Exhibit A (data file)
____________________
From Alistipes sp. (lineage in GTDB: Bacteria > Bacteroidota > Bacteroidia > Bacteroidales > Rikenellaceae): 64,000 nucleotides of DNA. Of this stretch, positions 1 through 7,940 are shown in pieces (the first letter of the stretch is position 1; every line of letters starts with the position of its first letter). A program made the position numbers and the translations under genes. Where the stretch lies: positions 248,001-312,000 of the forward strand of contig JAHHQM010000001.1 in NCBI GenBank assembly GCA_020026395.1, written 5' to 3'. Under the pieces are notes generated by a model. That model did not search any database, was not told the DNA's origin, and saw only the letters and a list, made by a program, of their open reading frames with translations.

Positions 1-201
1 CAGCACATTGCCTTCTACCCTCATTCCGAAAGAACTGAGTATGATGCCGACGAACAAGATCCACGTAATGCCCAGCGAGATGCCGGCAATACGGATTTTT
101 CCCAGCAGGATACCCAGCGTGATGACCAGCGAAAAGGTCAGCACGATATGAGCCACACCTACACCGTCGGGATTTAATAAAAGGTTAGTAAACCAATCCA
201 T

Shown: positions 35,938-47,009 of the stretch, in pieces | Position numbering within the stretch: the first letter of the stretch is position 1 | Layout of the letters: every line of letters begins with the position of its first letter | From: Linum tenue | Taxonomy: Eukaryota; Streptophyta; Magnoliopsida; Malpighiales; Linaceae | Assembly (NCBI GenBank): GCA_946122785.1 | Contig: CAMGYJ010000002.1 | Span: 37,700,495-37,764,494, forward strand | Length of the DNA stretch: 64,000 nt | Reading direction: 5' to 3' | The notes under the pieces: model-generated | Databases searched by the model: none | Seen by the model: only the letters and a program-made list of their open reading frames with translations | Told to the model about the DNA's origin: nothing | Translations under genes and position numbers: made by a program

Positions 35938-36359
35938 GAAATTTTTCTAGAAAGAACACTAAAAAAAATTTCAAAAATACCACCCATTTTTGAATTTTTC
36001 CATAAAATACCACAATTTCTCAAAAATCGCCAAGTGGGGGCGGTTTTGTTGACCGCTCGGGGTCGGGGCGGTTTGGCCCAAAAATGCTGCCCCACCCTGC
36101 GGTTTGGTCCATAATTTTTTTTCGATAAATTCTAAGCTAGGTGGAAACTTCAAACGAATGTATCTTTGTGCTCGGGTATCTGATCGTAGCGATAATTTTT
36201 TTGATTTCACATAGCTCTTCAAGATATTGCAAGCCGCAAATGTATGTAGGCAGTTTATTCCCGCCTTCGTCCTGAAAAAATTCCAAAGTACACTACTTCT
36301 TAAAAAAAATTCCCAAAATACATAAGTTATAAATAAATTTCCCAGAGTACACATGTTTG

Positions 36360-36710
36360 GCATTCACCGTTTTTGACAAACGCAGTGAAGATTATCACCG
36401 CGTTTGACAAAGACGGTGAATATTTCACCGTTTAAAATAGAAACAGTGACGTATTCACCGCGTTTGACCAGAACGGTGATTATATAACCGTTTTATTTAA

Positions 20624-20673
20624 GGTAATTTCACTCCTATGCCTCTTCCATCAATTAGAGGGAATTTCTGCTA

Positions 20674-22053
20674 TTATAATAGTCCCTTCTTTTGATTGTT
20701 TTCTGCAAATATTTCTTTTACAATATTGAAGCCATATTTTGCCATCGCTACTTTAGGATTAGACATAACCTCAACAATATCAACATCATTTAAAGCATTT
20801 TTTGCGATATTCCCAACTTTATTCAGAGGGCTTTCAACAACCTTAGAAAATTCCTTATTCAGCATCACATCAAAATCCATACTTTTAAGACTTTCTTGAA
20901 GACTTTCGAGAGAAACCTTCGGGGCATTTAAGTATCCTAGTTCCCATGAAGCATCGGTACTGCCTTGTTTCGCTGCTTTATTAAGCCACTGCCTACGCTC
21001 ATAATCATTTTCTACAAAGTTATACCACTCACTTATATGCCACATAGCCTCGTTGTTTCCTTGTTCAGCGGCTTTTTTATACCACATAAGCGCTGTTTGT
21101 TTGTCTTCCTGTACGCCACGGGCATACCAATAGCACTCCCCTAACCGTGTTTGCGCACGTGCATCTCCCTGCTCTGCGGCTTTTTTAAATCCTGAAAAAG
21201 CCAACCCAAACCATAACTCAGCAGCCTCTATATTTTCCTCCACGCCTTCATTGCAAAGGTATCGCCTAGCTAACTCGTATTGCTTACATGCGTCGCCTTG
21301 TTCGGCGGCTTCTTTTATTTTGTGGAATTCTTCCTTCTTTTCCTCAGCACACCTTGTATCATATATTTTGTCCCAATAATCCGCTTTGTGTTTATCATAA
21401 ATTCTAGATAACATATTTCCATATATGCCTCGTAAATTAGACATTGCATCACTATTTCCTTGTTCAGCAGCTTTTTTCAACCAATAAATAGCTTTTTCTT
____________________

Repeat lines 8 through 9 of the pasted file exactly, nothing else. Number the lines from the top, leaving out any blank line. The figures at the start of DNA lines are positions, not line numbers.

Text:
35938 GAAATTTTTCTAGAAAGAACACTAAAAAAAATTTCAAAAATACCACCCATTTTTGAATTTTTC
36001 CATAAAATACCACAATTTCTCAAAAATCGCCAAGTGGGGGCGGTTTTGTTGACCGCTCGGGGTCGGGGCGGTTTGGCCCAAAAATGCTGCCCCACCCTGC